For the past few months I have been doing what started out as what I call “accidental dieting”. For me this usually started out by getting sick, or having an off week, and I started to notice some changes in my body. Things just looking a little “tighter”. You get a little excited, and your focus starts to shift.
Dieting is always about little changes, tweaking minute details. With the warm weather, walking the 30 minutes to the gym, instead of spending 28 on the street car is an easy way to trick myself into “lazy cardio”
Adding a fat burning stack first thing in the morning, and fasting an 1-2 hours before breakfast, as well as cutting out/down carb meals, and cycling carbs.
However, this isn’t going to be a blog post on dieting. Because there is no one specific diet that works for everyone. Each individual’s needs are too unique. It comes to current activity level, overall output, training goals, metabolism, food sensitivities, body type… and the list goes on. I have been training, and competing long enough to know what works for my body. As well, as my training remains important enough to me that I am not willing to compromise a drop in capacity of weights.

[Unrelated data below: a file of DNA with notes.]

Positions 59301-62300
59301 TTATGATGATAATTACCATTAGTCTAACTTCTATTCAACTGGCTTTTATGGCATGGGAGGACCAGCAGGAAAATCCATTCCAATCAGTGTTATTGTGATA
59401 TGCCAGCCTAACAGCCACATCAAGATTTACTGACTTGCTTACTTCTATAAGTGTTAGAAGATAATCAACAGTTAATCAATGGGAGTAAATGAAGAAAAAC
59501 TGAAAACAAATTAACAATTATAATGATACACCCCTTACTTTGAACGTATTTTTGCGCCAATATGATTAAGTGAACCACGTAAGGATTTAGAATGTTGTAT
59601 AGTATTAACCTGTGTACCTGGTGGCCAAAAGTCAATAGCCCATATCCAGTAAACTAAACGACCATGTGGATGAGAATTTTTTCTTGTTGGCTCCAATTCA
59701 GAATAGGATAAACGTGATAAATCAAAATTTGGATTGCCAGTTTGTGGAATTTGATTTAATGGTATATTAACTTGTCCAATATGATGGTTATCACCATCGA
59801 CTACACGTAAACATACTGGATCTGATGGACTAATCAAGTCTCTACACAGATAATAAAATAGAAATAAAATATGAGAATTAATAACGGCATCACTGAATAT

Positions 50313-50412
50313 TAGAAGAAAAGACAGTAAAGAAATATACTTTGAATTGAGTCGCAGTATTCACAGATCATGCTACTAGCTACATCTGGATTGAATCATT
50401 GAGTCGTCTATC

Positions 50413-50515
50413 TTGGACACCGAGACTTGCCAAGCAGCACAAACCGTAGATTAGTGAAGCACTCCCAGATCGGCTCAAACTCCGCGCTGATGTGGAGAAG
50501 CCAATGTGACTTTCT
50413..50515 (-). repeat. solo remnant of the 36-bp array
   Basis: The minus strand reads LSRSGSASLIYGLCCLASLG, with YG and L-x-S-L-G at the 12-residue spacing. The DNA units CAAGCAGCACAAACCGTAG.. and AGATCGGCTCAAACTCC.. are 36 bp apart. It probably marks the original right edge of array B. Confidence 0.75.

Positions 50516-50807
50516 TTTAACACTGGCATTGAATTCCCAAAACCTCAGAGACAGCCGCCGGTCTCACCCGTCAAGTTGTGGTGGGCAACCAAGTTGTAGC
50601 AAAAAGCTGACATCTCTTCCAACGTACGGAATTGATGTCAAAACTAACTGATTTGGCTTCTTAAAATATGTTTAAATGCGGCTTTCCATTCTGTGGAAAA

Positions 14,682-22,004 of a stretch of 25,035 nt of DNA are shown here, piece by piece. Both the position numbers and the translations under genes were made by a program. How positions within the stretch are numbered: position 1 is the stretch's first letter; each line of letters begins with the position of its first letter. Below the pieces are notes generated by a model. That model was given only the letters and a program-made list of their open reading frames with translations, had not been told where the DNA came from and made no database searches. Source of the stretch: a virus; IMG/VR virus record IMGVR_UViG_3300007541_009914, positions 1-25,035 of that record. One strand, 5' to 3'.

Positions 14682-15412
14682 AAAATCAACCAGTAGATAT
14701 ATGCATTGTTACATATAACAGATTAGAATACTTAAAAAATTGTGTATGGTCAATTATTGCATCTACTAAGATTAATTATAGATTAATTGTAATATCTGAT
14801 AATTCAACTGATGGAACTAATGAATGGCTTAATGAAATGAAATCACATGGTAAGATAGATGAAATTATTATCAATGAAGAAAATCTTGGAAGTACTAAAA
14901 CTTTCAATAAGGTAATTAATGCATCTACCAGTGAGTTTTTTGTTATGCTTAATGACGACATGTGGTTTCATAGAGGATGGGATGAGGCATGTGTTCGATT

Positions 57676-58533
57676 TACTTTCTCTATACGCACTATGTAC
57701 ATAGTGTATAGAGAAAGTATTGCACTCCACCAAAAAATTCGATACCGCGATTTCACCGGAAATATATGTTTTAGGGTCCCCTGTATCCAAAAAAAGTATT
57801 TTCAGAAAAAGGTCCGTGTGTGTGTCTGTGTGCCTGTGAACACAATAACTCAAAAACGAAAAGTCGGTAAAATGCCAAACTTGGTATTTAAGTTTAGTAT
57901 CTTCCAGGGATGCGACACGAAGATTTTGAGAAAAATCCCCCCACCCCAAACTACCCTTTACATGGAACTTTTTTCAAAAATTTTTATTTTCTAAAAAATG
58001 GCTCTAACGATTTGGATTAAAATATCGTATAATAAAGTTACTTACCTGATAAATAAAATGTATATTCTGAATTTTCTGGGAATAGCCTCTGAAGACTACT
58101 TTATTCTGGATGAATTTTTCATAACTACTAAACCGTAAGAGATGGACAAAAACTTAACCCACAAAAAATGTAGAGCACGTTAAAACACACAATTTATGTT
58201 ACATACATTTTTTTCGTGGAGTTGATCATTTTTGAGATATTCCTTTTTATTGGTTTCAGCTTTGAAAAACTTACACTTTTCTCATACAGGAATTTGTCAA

Instead let’s talk about how dieting can affect your stress levels, primarily cortisol, and why it is important to monitor its effects closely.
Cortisol is the main hormone that spikes in times of stress and alertness. In short term this is important. Your cortisol levels naturally change throughout the day. A spike in the morning is what causes you to wake up and feel alert. It is also what contributes to intensity and focus while you work out, and the hormones that helps signal your body to break down both muscle and fat.
In the short term, this can all be quite useful when used and manipulated properly. But long-term spikes in cortisol can be detrimental to your quality of life. One such thing is sleep. Trouble falling asleep, trouble staying asleep and early morning wakening. Most people tend not to sleep well when stressed. Part of this can be attributed to mental health issues, like and inability to calm your mind. But what about hormones? Cortisol is to blame.
Also, have you noticed you get up to pee more when restless? This also relates back to stress. Normally your body will downregulate this function, so that when you finally drift off, and you aren’t disturbed by frequent wakening. If you’re getting up multiple times throughout the night to use the washroom, chances are your cortisol is high.
This is because the control of aldosterone (the hormones that regulates urinary function) is released from the adrenal cortex (i.e., adrenaline…a stress hormone). The aldosterone production is also affected to one extent or another by nervous control, which integrates the inverse of carotid artery pressure, pain, posture, and emotion (anxiety, fear, and hostility….). Anxiety increases aldosterone. Increased aldosterone therefore means, nervous balder. One of the many ways our evolution (flight or fight) was leaked into our everyday stressful lives. While the source of the stress may be different. In this case starvation, the effect is the same.
So, if you have been dieting for an extended period of time, and start to notice these seemingly inconvenient habits leaking into your life. Perhaps it is time to rethink your plan.